I play a counting game when I walk my dog, Cocoa, in my small New Jersey town. When we step into a certain crosswalk on a busy street — marked with a can’t-miss “STATE LAW: STOP FOR PEDESTRIANS WITHIN CROSS- walk” sign — I mentally tick off how many cars pass us by without slowing down. The average is 10. I usually end up waiting until the coast is clear, because it’s rare for drivers in both directions to stop so we can cross.
The thing is, I really don’t blame them. In towns like mine, cars rule. The suburbs sprang up because of the automobile, and were laid out to accommodate wheels, not walkers. And the law changed in my state only three years ago. It used to be that drivers were required only to “yield” to pedestrians at the crosswalk, which left things more open to interpretation (and more dependent on a sense of courtesy).
Cities were built for walkers. But most convention centers, even in cities, seem to have been built with a cars-first suburban mentality. Attendees’ desire to walk to and from the center — to feel like they’re experiencing the city itself — has not, until recent years, been taken much into account. When Senior Editor Barbara Palmer interviewed Walkable City author Jeff Speck for this month’s Bookings series, he expressed amazement at “how many cities are essentially leaving money on the table by the way that they fail to integrate [convention centers] into their community.”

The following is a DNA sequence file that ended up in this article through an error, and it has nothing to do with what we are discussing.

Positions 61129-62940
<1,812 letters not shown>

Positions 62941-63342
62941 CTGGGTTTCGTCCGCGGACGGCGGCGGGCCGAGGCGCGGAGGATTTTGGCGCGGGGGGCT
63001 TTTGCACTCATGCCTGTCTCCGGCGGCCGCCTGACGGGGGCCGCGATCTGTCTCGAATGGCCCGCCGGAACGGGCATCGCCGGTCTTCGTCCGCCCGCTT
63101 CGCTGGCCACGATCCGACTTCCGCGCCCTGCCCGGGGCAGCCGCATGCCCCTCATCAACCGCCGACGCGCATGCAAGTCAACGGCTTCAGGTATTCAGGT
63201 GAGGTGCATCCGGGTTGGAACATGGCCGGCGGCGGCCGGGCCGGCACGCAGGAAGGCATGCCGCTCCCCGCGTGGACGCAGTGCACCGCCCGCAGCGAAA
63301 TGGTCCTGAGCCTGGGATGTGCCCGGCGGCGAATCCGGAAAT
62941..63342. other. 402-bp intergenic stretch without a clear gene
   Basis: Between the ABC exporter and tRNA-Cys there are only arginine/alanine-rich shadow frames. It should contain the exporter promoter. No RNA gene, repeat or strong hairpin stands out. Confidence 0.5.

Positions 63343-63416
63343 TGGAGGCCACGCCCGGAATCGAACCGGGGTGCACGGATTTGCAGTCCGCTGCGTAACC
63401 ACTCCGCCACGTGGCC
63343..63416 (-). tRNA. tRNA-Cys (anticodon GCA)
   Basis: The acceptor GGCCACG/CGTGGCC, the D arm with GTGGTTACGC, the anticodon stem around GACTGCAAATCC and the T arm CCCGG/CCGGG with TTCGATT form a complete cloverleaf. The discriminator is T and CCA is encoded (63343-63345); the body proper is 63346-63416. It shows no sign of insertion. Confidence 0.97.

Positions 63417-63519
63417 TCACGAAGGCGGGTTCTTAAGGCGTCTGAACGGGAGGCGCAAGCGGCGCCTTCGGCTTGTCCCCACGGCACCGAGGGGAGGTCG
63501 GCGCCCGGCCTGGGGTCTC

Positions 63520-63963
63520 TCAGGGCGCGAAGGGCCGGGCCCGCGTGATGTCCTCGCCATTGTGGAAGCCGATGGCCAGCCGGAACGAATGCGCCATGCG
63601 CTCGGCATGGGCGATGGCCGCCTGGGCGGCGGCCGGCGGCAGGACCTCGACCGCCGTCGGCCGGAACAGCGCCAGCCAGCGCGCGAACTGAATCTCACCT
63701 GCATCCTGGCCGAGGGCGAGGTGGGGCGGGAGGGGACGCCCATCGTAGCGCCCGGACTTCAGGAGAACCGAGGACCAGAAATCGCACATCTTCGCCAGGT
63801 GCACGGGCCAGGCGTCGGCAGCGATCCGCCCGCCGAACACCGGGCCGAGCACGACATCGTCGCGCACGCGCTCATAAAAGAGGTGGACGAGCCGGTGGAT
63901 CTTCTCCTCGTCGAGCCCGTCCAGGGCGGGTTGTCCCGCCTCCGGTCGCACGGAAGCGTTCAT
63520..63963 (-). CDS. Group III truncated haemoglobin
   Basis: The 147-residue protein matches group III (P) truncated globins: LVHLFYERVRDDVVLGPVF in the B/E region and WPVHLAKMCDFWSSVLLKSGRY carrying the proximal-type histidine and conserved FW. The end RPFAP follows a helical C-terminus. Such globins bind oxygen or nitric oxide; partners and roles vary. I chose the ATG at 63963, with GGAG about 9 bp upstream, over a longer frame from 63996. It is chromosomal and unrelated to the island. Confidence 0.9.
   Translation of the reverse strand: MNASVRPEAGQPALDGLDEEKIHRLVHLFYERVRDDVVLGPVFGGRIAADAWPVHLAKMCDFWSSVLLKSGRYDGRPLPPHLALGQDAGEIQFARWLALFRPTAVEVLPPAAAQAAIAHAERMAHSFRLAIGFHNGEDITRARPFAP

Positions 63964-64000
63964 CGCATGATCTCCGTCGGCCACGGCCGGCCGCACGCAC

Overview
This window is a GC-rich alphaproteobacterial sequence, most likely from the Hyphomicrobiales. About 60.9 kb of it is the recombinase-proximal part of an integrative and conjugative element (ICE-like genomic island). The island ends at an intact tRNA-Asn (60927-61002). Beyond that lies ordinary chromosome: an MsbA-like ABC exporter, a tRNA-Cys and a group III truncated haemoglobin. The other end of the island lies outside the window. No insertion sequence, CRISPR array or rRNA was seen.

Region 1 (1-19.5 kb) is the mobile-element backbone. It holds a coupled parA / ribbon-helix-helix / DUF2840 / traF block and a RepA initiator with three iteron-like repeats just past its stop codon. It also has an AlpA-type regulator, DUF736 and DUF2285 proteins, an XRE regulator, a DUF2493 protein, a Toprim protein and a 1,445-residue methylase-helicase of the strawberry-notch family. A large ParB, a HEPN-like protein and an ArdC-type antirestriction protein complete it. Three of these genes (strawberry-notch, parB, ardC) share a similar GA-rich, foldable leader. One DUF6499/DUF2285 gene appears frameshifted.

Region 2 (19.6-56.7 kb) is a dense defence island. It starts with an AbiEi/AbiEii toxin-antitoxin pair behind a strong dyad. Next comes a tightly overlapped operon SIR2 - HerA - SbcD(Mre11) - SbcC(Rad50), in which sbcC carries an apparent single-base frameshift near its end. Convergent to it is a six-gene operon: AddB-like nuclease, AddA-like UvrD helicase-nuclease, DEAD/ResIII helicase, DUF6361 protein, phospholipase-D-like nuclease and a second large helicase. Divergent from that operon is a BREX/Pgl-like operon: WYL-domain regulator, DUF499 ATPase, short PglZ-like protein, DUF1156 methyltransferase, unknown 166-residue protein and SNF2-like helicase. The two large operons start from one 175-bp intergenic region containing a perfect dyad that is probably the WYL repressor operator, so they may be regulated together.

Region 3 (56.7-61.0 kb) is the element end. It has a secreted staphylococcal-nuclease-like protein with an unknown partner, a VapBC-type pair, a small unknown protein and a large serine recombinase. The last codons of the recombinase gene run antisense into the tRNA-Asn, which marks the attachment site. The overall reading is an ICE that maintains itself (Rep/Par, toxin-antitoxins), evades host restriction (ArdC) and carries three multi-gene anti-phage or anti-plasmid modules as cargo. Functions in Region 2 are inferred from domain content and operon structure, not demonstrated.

Speck has been in high demand on the speaking circuit since Walkable City was published last year, so he’s visited his share of convention centers. His unique perspective on how these buildings can better weave themselves into the fabric of the community is informed by his expertise in urban planning — a field with which the meetings industry needs to establish stronger ties — as well as by his experiences stepping into our world.
In other words, he’s an outsider looking in, offering the kind of enlightening viewpoints we seek out in Convene. This month’s CMP Series also features two industry outsiders, who, in their case, bring their research and knowledge about charities to bear on the volunteer community-service activities included in many conference programs.
What they have to say is sobering, but can help point the way to more meaningful giving-back efforts. In order for that to be the case, meeting professionals will need to invest time in researching and choosing CSR initiatives that will have the greatest impact on a cause — not necessarily on the volunteers.
Think of it as looking both ways before you cross.